A Tale of Six Cities – CFO.com’s Alix Stuart analyzes corporate real estate stats in six major US cities

Alix Stuart’s A Tale of Six Cities is a well-written article about considerations a CFO must make related to real estate and peripheral costs impacted by real estate, like cost of living.  In the article, Alix identifies six major cities – 2 on the East Coast, 2 on the West Coast and 2 in the Central US – pairs of which account for three major points on the tenant/landlord power spectrum.  Below is a chart that identifies the six cities, linked to their respective reviews, and where they fall in the spectrum.  NOTE: This is not to say that Chicago and Austin are necessarily “value cities”, nor that New York and San Francisco are cut-throat, but rather that these classifications are relative to each other.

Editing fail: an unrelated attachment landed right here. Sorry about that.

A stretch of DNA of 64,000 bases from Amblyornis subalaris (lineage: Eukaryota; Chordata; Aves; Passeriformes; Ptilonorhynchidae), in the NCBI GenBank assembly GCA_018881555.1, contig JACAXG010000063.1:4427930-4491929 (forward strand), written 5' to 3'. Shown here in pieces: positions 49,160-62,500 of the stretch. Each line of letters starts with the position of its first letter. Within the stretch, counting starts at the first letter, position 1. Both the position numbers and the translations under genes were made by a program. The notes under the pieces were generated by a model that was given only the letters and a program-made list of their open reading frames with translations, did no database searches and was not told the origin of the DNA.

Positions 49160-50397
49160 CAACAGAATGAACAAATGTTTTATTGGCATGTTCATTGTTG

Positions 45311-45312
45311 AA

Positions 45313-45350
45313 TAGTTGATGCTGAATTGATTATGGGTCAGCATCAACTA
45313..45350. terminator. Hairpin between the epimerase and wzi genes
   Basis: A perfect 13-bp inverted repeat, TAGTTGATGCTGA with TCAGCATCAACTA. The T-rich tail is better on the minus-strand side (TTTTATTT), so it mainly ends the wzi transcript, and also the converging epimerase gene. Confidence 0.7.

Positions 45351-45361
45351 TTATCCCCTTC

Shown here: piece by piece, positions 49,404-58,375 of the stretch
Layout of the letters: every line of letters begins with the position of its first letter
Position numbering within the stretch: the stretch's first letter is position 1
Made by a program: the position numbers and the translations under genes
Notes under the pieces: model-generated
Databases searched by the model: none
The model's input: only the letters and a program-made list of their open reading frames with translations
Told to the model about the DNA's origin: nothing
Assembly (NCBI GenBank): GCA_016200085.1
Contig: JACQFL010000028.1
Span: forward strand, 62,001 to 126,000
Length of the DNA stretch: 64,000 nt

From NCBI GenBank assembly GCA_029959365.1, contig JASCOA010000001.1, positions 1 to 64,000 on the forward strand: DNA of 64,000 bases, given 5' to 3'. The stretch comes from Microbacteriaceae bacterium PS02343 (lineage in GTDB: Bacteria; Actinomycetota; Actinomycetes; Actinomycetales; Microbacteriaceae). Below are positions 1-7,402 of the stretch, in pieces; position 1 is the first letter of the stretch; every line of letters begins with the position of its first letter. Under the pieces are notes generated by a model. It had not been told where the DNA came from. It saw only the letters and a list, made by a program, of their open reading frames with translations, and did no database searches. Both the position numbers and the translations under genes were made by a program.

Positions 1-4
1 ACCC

Power of Tenant/Landlord City #1 City #2
Stronger Landlord New York City, NY San Francisco, CA
Moderate Las Vegas, NV Charlotte, NC
Stronger Tenant Chicago, IL Austin, TX

For any corporation occupying space in one of these markets, Alix’s analysis of each market, paired with real-world examples and statistics, provides some insight into where the market is trending and whether it will continue to remain a financial opportunity… or hazard.  One thing that I did find absent from the report, however, is whether the average rent per square foot is net or gross.  I would imagine gross, but as we all know, it’s a bad idea to assume.

As a little added bonus, the final page of the article comprises five tips for dealing with rent-hungry landlords.  I particularly admire Jeff Klausner’s wily strategy of negotiating an option to buy their single-tenant office building and then flipping the property for a $2 million profit – now that’s unlocking hidden value.